Entrepreneurship is an uncertain activity. However, one of the most important aspects of reducing that uncertainty lies in unit economics. The primary questions of unit economics are:

- How much does it cost you to make one unit?
- What do you sell each unit for?
- How much does it cost you to sell one unit (or acquire a paying a customer)?
- What is each customer worth to the business?

In the actual metrics of unit economics are:

- Cost of Goods Sold
- Price
- Cost of Customer Acquisition (COCA)
- Lifetime Value of a Customer (LTV)

If you do not know the answer to these four questions, you could be driving blind. Let’s take the first two questions as an example. For simplicity’s sake, let’s say it costs us $5 to make a bag of dog food and we can sell each bag for $6. Seems ok right? We are making $1 on each sale!

Let’s even assume for a moment that we have no overhead costs. Many entrepreneurs tell me they have no overhead because they plan on making them out of their homes and don’t plan to pay themselves until the business “takes off.” I often ask them when that “take off” point is and they cannot give me a specific answer. But I digress…

Ok, so we are going to go with making $1 profit for every unit we sell. My next question is: what does is cost us to get that paying customer? Well, let’s say we decide to attend a dog trade show to showcase and sell our product. We pay the $1,500 vendor fee, purchase booth displays (we will say $2,000), and a few giveaways ($500). We end up selling to 100 customers at the trade show.

Our total Cost of Customer Acquisition (COCA) is the total marketing expenses ($4,000) divided by the total customers acquired: 100. We get a COCA of: $40.

What this means is that for each new customer we acquire, it will cost us $40. If we are making a profit of $1 per customer, each new customer is actually costing us $39.

However, in this example, it is something dog owners will need to repurchase each month. Dogs have to eat right? Each customer we acquire will theoretically continue to purchase our dog food every month to replenish their supply.

If our customer, let’s say they are 30 years old, buy our dog food for the rest of their lives every month until they die (let’s say 70). We can calculate the following:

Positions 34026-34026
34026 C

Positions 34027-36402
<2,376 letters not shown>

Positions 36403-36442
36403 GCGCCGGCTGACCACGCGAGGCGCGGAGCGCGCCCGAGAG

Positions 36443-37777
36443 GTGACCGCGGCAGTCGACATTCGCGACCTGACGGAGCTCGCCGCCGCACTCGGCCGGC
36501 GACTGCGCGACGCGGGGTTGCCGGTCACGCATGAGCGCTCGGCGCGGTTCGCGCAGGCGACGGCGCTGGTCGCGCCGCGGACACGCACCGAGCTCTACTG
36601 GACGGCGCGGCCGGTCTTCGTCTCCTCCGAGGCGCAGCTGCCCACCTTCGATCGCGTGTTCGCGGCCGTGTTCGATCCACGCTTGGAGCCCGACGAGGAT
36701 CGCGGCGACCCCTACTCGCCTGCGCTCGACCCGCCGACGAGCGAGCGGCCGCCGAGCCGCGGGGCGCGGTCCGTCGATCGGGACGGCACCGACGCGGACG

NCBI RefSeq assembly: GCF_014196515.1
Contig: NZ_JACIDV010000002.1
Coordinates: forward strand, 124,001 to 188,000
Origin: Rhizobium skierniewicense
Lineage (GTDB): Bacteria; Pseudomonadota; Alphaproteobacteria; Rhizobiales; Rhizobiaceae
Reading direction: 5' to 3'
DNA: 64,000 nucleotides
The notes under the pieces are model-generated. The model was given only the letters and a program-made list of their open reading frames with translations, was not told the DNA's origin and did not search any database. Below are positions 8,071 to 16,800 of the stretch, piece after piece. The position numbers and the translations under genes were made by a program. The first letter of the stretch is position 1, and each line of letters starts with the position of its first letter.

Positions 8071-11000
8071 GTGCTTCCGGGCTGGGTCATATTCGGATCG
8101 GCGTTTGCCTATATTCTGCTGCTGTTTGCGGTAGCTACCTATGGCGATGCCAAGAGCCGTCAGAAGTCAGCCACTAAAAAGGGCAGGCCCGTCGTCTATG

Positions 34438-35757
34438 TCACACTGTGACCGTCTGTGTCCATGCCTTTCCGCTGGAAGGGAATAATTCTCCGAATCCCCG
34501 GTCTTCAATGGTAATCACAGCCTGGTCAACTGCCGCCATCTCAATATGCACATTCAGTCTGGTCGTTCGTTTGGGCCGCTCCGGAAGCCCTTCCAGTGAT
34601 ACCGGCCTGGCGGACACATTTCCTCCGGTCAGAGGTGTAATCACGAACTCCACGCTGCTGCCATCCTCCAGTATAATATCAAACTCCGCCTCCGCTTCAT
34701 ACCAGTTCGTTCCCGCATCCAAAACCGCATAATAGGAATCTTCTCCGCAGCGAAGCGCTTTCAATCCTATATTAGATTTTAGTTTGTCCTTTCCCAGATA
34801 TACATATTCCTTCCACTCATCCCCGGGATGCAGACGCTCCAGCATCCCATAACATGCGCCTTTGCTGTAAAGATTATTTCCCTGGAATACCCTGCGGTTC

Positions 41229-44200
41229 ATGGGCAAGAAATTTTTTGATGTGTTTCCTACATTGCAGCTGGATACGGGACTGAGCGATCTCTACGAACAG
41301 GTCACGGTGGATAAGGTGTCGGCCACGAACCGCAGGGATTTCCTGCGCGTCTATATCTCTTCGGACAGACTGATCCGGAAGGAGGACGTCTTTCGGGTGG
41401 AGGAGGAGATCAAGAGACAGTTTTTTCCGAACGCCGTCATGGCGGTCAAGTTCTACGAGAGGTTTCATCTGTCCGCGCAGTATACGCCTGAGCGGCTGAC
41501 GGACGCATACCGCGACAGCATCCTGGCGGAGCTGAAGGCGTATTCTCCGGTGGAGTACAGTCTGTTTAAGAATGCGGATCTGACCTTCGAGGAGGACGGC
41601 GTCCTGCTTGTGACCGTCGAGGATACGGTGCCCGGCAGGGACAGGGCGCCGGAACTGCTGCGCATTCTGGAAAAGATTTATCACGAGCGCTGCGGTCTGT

40 Years = 480 Months

480 Months = 480 Purchases ($1 profit per purchase) = $480 Lifetime Value of a Customer

Ideally, you want your ratio to be at least 3 to 1. In other words, you want the LTV to be at least 3 times your COCA. In this example, our COCA is $39 and our LTV is $480. Wow! That is a ratio of 12.3 times the COCA! We will make $444 on each new customer!

I imagine that you might already see some problems with this logic. Here are just a few problems:

- The average lifespan of a dog is 10-13 years (not 40).
- Not every customer will buy the same dog food for the entirety of a dog’s life.
- The average number of dogs a person owns in a lifetime is two.
- Not every customer will immediately buy our dog food once the dog is born.
- Not every customer will continue to buy our dog food after purchasing one bag.

So how does one go about taking all of these problems into account? The simple answer is with historical sales. Those of you that are able to track the number of customers you gain each month versus the number of customers you lose will find yourselves in the enviable position of being able to calculate a “Churn Rate.”

A Churn Rate is calculate by dividing the total number of customers you lose in a month divided by the number of customers you had at the beginning of the month. So let’s go back to the 100 customers we gained at that trade show. If 40 of those customers did not buy the dog food the next month, we have a churn rate of 40%. That means each month we are losing 40% of your customers. In other words, our customer, on average, stays with our brand for 2.5 months.

So, let’s take some of the problems we identified above and put them into the full example.

We are going to assume that we will be able to access and acquire our customer when their dog is 3 years old AND we are going to assume that they will have one more dog in their lifetime. Let’s also assume the dog will live for 10 years. For kicks, let’s even assume that the typical customer will continue buying the same dog food for their NEXT dog (who will also live until 10) starting when they are .5 years old. We now have:

Dog 1: 7 years

Dog 2: 6.5 years

13.5 Years = 162 Months = $162 Profit (Lifetime Value)

This still looks pretty good! We are spending $39 to acquire a customer that is worth $162.

Let’s add our historically based assumption here (hopefully by now you can see the importance of assumptions):

We will lose 40% of customers every month.

Our actual Lifetime Value of a Customer turns out to be $2.50. That does not look promising after a COCA of $39. We are losing $36.50 on every customer we gain.

For those entrepreneurs that do not have historical sales, some ways to calculate a churn rate can be found in looking at averages in their industry. As an example, here is a report on the average churn rate of apps.

This approach also does not take into account any overhead costs such as staff, rent, etc. If we were to add that into the equation, the picture may be even more bleak.

While this is a simplified example, it is a necessary exercise for testing your business model. A 3:1 ratio is the MINIMUM ratio for a solid business model.

For those of you that interested in exploring your own LTV, I’ve created an LTV Calculator that helps you calculate and experiment with your own customer’s lifetime value. I hope this is helpful and encourage you to test this out for your own business.

Categories: Economics, Entrepreneurship

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